Chemohypertheramia with Mitomycin C and COMBAT System in High Risk Non-Muscle Invasive Bladder Cancer: A New Alternative?

Madrid, Spain (UroToday.com)  The recommended treatment for high risk non-muscle invasive bladder cancer after maximal tumor resection with transurethral resection of a bladder tumor (TURBT) is induction with BCG intravesical therapy, accompanied by a maintenance protocol. However, BCG treatment is not devoid of limitations, ranging from major to minor adverse effects, and shortage in supply that was experienced in the not too distant past, leading to a significant disruption in the supply of this treatment to a large proportion of patients.

In this study, the authors present the results of a multicentre European study of high-risk patients treated with Mitomycin C and chemohypertheramia with COMBAT HIVEC™ treatment. This was a retrospective analysis of 145 patients with high risk papillary only non-muscle invasive bladder cancer (NMIBC), treated at 14 centers across Europe between December 2014 to October 2017. High-risk disease was diagnosed according to the European Association of Urology (EAU) risk classification. Following TURBT, all patients were treated with adjuvant intravesical instillations of 40mg MMC at 43°C, for 60 minutes using COMBAT HIVEC™ treatment. All patients received chemohypertheramia treatment because BCG was unavailable at that time, or since the patient could not tolerate BCG because of adverse events. Treatment protocols were decided by individual institutions although most centers provided six weekly instillations of induction with a variable maintenance regime. Whether a restaging TURBT was performed before administering intravesical instillations, was left to the discretion of the clinician and local institutional standard of care. Follow-up entailed cystoscopy every three months on a regular basis.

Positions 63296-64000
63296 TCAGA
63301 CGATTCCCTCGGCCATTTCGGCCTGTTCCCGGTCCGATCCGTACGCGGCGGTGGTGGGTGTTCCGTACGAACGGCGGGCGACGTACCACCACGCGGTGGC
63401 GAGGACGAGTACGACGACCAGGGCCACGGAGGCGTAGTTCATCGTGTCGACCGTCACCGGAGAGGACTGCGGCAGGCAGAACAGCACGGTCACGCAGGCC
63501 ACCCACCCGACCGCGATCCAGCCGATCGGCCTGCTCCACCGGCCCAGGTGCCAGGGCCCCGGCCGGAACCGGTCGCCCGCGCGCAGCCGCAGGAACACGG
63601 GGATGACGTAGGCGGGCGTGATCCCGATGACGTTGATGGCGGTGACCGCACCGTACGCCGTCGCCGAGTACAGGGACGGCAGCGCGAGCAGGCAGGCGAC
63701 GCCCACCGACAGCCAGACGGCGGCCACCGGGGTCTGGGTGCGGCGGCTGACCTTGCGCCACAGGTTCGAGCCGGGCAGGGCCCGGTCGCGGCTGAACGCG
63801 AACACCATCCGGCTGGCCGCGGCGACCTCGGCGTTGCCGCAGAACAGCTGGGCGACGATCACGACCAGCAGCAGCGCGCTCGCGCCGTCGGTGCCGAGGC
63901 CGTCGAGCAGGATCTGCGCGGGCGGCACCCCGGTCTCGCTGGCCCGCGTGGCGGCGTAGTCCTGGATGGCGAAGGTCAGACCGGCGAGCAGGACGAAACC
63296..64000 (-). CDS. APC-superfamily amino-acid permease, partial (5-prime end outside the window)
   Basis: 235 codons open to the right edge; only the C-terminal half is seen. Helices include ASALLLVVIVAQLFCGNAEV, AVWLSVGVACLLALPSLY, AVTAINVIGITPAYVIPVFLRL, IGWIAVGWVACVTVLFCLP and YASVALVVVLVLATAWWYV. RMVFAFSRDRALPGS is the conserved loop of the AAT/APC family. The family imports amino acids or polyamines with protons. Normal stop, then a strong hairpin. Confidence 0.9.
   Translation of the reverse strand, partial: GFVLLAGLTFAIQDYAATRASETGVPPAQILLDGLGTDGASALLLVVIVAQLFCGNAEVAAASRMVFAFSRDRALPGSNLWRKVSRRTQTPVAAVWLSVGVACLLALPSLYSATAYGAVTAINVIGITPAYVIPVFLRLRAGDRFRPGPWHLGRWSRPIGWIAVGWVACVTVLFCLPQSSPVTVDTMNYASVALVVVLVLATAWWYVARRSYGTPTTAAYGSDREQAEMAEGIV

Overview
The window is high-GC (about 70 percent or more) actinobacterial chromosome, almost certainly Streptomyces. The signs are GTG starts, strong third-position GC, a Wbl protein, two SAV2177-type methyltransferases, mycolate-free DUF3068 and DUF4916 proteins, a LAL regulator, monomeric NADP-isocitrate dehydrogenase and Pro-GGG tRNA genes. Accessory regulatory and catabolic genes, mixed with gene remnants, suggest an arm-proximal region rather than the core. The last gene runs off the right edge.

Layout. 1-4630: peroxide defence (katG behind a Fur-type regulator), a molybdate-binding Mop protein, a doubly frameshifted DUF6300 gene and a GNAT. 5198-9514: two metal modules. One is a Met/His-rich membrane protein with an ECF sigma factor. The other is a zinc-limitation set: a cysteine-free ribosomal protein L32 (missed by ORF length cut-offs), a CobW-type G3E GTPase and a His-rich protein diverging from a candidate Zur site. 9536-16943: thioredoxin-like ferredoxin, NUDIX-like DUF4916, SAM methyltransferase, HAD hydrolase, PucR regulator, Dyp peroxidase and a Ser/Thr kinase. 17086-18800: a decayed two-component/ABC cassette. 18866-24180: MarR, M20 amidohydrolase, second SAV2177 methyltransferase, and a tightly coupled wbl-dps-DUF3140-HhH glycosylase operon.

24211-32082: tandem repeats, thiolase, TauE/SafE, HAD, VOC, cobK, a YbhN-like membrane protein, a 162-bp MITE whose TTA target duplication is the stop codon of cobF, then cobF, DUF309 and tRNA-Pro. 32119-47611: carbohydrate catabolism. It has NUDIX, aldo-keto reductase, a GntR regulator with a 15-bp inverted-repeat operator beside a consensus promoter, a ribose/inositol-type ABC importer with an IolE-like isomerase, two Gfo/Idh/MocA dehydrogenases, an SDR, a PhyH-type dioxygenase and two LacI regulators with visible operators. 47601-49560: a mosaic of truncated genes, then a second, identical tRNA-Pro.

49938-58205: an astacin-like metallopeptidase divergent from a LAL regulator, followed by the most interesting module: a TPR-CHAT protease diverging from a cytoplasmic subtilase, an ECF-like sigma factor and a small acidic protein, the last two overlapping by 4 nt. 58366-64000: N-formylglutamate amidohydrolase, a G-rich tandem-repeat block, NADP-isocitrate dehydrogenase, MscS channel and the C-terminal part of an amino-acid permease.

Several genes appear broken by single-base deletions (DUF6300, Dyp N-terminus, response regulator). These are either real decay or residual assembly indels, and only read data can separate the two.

A total of 145 patients were treated with the COMBAT system with a median follow up of 20.8 months. The mean age of patients was 70.6 years. In 65% of patients the primary tumor was pT1, and in 66% the tumor was graded as G3. Of all patients, 46% had multiple tumors, and 36% were larger than 3cm. Overall, 80% of the patients managed to receive a minimum of 6 weekly instillations as part of induction therapy. However, only 55% of the patients received some form of maintenance therapy. In the intention to treat analysis (145 pts), the mean follow-up period was only 21 months, and the recurrence-free rate was 82%, while the progression-free rate to T2 disease was 98%. In contrast, in the per-protocol analysis (at least six instillations, 116 patients), the mean follow-up period was 22 months, and the recurrence-free rate was 83%, while the progression-free rate to T2 disease was 93%. Importantly, the recurrence-free rate at the one-year follow-up was 87.3%.

The authors conclude that chemohypertheramia entailing six weekly induction 40 mg Mitomycin C intravesical instillations using the COMBAT system, is a viable alternative to intravesical BCG therapy. Importantly, the recurrence-free and progression-free rates at one-year follow-up were like those shown in the EORTC nomograms. The major limitations of this study include its retrospective nature and a relatively small cohort of patients. Furthermore, there was no control group to compare the results to. For us to definitively ascertain that chemohypertheramia is a truly equal and alternative therapy to BCG, randomized controlled double-blind studies are required. 

Presented by: Villacampa Felipe, Madrid, Spain 







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